Sometimes trainers will offer a few suggestions while you're out there--especially for the younger kids or beginners. But, for the most par, you can only hear them when you're right next to them at the in gate, so it doesn't really affect your ride that much.

                        Some trainers are bad about holding up the ring, and even with my limited experience you get to know who they are. But most try not to. They don't want to be there all day either.

                        Trainers will try to put their riders in different places in the line up so one will be done long before the other starts. But the best laid plans often go awry. For example, someone could fall off and hold up the ring right before your rider goes.Or their student takes a tumble in the warm up ring right before she's supposed to go in and they'd like her to get a couple good fences in to steady her nerves. Or they schedule a rider to go first in a class and, at the last minute, management decides the ring needs to be dragged again. So even a trainer who tries really hard not to hold up a ring may do so occassionally.

                        My trainer would never hold up a ring in order to watch another advanced rider in something like a hack class. However, for a walk trot class with a little beginner kid or a nervous beginner adult, she does want to be there--those are often the riders who need the most support. As that nervous beginner adult, I like having her watch--if only to know that someone is there to shout out instructions if I get in trouble. But the more advanced riders hack without her there all the time.

                        At many of the shows I've attended, management will state which ring has priority and that helps keep things going. But not all shows do that.

                        Why don't shows enforce the 2 minute rule especially for the trainers that are really flagrant about holding up the ring? I have no idea. Maybe it's because they think no one else does so they don't want to be the first one to piss off the BNT. Or maybe because they don't want to call it for one trainer whose held up the ring while his student takes yet another warm up fence that could have been taken earlier and then not be able to hold the ring for the trainer who has been trying really hard to keep things moving but had a student just take a tumble in the warm up. Or maybe they just have a spineless wimp running the in gate.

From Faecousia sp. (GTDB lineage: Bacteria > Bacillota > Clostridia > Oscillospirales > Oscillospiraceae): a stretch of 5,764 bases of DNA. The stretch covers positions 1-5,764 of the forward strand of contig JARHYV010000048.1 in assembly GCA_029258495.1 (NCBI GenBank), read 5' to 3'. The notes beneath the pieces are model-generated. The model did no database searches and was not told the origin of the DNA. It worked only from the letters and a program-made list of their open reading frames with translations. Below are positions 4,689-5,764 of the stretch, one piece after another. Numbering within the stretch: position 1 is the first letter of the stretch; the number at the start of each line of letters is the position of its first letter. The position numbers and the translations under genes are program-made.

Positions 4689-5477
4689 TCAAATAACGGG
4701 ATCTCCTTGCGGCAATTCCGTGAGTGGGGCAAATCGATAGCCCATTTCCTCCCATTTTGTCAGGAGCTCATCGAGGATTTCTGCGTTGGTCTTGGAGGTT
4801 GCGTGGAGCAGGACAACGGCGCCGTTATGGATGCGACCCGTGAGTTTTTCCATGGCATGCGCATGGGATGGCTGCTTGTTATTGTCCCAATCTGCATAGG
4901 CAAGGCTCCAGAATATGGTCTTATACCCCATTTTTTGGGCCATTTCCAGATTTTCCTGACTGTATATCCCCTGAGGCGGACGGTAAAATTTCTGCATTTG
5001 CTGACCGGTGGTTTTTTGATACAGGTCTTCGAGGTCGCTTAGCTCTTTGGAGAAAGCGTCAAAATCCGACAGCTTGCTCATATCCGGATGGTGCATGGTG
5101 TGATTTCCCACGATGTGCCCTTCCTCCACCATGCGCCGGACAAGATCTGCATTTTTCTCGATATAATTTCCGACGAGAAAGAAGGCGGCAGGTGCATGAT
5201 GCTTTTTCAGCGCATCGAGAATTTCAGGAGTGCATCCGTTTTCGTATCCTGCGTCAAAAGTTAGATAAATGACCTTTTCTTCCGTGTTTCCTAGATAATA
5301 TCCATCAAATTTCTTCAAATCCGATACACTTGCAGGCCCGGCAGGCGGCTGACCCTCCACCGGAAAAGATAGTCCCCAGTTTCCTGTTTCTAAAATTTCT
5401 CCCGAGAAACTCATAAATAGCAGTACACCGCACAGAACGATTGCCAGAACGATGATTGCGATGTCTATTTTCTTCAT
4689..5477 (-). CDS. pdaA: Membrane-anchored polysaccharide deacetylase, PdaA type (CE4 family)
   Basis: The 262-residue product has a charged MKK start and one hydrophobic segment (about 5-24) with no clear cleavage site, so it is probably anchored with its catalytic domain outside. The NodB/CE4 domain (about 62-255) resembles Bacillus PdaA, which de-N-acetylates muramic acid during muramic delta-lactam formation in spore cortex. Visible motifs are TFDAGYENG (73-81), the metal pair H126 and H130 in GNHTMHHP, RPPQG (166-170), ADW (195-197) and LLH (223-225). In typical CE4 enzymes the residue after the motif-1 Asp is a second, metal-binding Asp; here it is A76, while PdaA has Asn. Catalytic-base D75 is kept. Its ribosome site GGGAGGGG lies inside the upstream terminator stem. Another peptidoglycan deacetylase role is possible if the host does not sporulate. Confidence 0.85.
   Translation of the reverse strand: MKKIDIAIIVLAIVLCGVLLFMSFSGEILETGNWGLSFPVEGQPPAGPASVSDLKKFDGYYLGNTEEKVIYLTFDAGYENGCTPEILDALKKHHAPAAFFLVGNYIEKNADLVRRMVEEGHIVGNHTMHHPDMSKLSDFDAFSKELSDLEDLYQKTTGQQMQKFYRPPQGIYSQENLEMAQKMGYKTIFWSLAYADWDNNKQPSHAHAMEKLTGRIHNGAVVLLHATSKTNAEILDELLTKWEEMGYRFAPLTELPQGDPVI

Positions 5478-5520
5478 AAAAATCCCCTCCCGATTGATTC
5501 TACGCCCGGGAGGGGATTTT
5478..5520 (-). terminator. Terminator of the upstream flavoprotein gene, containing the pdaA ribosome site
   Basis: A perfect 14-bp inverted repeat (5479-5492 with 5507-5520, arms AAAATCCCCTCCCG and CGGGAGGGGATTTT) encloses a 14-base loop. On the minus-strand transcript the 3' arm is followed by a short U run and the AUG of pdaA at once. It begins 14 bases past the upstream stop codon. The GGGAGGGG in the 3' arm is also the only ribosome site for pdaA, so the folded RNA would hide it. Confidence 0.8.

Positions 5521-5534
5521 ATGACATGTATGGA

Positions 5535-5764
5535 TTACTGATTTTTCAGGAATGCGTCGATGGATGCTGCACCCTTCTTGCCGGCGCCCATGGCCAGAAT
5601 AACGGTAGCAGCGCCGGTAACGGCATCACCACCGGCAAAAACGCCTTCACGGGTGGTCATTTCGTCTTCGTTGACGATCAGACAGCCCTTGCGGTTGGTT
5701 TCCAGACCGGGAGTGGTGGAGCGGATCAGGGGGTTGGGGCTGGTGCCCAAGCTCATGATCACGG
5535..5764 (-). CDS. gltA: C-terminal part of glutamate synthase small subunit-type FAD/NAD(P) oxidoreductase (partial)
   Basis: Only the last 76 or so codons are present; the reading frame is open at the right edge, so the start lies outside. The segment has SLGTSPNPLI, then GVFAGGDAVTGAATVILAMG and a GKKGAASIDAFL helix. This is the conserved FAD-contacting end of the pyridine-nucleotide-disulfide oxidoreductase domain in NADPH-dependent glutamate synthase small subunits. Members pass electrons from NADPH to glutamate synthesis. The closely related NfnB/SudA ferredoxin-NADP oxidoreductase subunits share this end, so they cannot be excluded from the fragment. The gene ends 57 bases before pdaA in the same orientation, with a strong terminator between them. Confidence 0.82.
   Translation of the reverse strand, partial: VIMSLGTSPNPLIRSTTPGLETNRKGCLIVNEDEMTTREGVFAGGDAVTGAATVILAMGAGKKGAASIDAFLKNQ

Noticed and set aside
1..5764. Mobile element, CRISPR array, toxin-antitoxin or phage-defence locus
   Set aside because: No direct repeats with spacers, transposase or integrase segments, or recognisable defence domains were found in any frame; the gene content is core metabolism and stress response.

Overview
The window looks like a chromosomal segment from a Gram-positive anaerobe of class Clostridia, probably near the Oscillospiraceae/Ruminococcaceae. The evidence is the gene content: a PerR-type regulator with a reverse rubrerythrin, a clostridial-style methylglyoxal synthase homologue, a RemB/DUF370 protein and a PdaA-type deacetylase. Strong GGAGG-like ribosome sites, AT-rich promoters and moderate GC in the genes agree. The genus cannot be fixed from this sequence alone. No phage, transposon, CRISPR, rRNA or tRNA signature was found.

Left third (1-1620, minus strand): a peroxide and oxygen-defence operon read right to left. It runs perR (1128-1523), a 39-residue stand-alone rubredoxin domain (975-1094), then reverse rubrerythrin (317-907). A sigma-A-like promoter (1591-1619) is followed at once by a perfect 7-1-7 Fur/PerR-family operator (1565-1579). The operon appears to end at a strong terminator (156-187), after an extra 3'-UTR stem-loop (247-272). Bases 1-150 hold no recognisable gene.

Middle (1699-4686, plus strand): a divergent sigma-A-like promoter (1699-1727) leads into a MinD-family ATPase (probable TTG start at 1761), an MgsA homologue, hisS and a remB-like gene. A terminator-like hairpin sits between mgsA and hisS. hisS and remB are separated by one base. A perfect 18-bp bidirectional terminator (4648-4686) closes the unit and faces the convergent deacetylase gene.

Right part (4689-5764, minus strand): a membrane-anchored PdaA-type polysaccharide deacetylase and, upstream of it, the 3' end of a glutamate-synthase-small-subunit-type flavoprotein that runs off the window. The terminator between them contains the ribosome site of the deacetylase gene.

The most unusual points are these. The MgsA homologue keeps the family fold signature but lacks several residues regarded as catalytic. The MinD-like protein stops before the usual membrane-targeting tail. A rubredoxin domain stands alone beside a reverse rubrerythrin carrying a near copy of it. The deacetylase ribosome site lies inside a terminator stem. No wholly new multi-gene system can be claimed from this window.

Some shows really work hard to keep things moving. I went to groom for a friend's daughter at the Maryland Horse and Pony show recently. I mostly only saw the pony ring (where my friend's daughter was riding) and the only time the ring was empty was when they were resetting the jumps or dragging it. The gate crew was really firm about getting one rider lined up before the other left the ring. They also had a dotted line on course to keep riders from having gargantuan courtesy circles. Even with that, the show day was long only because I think 8 billion ponies where there that day!



                        "Opportunity is missed by most people because it is dressed in overalls and looks like work." -- Thomas A. Edison

                        Comment


                        • #13
                          As aside from everything else being said, my parents pay too much money to not have the trainer there when I am riding. My trainer is always there for any over fences classes but she knows that I can handle any flat class or flat phase because it is basically the same every time(ie. walk, trot, canter, or any variation of the three) so if she really needs to be somewhere else she can. She does, however, try to position us on the jumping order to help things run more smoothly, like having us go first if she needs to go to another ring soon or having us go last if she needs to go right now.

                          ×Val×
                          http://community.webshots.com/user/falcon3888
                          \"Luck is when preparation meets oportunity.\"

                          Comment


                          • #14
                            I was fortunate enough to be at a barn where I was the only senior rider. My coach did not end up holding up classes for me. I have to say, I wanted her to atleast watch my over fences rounds because I was always in a division. After my first round, she would comment on what I needed to fix for my second round.